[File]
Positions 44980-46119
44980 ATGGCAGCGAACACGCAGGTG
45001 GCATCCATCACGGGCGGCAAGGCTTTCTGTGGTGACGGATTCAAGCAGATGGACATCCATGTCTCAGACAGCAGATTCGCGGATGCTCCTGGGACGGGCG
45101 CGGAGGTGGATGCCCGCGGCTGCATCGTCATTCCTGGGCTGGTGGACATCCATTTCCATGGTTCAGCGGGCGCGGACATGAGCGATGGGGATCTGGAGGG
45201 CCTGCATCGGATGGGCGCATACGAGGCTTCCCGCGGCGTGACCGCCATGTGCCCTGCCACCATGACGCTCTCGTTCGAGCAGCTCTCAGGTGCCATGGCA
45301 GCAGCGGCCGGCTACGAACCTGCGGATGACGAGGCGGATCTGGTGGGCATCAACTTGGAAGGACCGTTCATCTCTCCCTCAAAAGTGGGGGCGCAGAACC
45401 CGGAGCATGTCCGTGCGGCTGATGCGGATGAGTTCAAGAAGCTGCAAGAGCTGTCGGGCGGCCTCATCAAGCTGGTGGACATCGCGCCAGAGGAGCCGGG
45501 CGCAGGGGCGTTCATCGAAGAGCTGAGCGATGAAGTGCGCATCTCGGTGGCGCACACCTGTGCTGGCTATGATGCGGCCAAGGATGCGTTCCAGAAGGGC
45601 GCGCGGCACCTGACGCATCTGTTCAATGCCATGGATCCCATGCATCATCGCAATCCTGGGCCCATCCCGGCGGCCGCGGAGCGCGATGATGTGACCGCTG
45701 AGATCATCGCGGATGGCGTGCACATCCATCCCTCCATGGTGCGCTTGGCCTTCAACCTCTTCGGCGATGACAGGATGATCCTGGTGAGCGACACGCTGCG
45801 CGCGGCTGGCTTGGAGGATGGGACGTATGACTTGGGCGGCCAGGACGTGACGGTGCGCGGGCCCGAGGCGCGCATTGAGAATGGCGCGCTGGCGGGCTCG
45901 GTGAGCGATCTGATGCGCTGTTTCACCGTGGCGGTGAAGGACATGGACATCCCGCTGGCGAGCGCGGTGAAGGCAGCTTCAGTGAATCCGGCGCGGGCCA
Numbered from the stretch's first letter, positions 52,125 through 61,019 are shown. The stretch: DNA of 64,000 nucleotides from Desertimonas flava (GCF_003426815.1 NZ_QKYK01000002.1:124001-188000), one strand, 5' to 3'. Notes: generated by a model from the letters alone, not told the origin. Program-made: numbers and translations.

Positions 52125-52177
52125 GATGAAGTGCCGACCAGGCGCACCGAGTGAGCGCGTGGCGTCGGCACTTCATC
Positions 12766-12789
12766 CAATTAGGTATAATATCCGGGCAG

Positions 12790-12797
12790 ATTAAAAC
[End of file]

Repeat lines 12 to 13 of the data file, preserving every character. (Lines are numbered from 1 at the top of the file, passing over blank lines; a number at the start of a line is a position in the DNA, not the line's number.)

45901 GTGAGCGATCTGATGCGCTGTTTCACCGTGGCGGTGAAGGACATGGACATCCCGCTGGCGAGCGCGGTGAAGGCAGCTTCAGTGAATCCGGCGCGGGCCA
Numbered from the stretch's first letter, positions 52,125 through 61,019 are shown. The stretch: DNA of 64,000 nucleotides from Desertimonas flava (GCF_003426815.1 NZ_QKYK01000002.1:124001-188000), one strand, 5' to 3'. Notes: generated by a model from the letters alone, not told the origin. Program-made: numbers and translations.